Abbreviation: Â Lyr
English Name: Â The Lynx
Hemisphere:Â Â Northern Hemisphere
Location:Â Between the constellations of Ursa Major and Gemini.
Visible between latitudes: Â +90 and -35 degrees
Best season: Spring
Seen in three seasons:Â Winter, Spring and Summer.
Best seen in:Â March
Seen between:Â Last week in February / March
Right Ascension (RA):Â Â 08 hour
Declination (DEC):Â Â +45 degrees
Area (square degrees): Â 545 (52nd)
Lynx (The Lynx)
- One of the hardest constellations to find because of a dim with only one bright star at magnitude +3.1; in good dark-sky conditions, naked-eye observers will see little more than Â its brightest star, Lyncis.
- Other stars are faint, but there are numerous double stars and triples stars to attract telescope users.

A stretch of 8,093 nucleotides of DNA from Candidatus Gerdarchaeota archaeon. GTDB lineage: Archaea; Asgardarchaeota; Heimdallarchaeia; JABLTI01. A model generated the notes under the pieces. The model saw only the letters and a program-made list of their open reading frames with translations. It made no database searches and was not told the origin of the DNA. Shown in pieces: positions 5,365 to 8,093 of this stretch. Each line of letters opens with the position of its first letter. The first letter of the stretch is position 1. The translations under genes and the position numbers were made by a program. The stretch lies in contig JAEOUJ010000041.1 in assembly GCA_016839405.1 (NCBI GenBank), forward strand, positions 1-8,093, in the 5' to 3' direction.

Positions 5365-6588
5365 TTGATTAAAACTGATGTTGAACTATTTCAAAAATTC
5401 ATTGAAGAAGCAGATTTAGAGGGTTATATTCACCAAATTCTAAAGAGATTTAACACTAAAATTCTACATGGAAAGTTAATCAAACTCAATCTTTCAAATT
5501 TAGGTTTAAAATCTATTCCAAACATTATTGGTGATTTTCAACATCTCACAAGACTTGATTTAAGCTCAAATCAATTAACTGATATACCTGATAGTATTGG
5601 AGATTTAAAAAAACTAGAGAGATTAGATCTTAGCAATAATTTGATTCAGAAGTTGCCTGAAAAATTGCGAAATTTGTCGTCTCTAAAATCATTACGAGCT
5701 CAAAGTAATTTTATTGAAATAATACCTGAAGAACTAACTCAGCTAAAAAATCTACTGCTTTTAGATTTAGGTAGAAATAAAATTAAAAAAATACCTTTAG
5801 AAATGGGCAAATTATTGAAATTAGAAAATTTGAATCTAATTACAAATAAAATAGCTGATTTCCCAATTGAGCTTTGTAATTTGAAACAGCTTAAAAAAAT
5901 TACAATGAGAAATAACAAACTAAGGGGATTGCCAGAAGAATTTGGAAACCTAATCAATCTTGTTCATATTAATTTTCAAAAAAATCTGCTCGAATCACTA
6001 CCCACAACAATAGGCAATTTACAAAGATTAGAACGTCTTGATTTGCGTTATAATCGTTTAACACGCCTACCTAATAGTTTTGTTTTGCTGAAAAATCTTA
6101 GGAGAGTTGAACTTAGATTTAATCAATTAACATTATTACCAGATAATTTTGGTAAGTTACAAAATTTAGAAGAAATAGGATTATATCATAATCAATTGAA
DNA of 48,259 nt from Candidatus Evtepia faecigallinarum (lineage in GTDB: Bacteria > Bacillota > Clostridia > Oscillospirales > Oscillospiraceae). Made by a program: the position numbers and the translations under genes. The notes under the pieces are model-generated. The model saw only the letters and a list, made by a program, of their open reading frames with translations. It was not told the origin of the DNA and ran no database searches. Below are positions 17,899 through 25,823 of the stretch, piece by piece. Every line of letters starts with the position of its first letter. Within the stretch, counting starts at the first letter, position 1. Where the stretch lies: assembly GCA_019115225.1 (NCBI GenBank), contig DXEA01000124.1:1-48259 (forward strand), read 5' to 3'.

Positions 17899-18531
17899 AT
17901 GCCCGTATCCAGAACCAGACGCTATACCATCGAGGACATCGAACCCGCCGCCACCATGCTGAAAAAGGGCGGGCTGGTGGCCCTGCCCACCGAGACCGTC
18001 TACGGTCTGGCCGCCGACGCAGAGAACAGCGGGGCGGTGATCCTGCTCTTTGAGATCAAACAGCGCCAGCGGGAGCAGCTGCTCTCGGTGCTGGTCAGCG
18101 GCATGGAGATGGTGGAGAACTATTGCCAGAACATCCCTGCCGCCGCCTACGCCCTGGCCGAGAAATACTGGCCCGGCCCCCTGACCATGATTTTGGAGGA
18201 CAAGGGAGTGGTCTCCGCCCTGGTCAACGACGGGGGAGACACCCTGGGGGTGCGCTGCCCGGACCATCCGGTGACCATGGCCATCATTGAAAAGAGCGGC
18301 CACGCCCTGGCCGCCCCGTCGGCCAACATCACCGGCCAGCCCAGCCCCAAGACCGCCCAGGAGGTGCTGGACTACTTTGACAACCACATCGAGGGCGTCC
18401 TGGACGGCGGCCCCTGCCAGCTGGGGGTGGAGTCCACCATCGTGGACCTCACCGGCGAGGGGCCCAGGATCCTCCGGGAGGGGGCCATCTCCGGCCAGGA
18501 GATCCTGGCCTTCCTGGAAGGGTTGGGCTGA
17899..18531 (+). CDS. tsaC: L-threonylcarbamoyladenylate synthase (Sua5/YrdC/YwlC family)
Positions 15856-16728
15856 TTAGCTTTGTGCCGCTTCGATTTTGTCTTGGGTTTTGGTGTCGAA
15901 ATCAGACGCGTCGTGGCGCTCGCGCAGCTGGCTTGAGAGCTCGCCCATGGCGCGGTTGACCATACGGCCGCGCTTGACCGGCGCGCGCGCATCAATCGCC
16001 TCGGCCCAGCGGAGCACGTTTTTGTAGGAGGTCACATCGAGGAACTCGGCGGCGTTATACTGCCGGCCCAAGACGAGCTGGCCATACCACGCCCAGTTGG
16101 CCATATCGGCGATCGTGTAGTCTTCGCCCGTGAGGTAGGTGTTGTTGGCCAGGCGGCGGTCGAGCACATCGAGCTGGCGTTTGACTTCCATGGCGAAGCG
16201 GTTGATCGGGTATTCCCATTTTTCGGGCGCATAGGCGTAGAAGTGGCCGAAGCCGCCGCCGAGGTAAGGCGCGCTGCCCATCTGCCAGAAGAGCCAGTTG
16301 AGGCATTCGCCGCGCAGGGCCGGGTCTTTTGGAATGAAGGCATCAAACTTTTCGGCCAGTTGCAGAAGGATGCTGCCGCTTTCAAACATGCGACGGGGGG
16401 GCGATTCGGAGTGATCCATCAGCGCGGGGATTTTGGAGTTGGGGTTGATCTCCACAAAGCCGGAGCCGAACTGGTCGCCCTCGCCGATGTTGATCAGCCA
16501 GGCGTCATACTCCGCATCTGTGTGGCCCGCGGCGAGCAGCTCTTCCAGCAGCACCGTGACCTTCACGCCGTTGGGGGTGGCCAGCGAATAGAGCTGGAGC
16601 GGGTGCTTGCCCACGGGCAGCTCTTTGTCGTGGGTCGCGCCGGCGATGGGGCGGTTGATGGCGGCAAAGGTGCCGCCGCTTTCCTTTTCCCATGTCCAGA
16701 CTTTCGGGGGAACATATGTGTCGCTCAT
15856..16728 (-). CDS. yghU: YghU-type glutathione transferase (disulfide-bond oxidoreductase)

- No Messier Objects in Lynx.
Features of Interest
- NGC 2683 Â – Â Almost edge-on magnitude +10.0 spiral galaxy just near the border of the constellation of Cancer (The Crab); Dust in the spiral arms is visible.
- NGC 2419 Â – Â Globular Cluster; Through a 10 inch telescope (250mm) or large telescope, it appears as a fuzzy knot of light.
- Alsciaukat (Alpha Elvashak)
- Photo of the constellation;Â Lynx, as it appears to the naked eye. (Lines have been added for clarity.)
- Sky Chart Â – Â Lynx
- List of stars in Lynx.
Back toÂ The 88 Constellations ListsÂ page.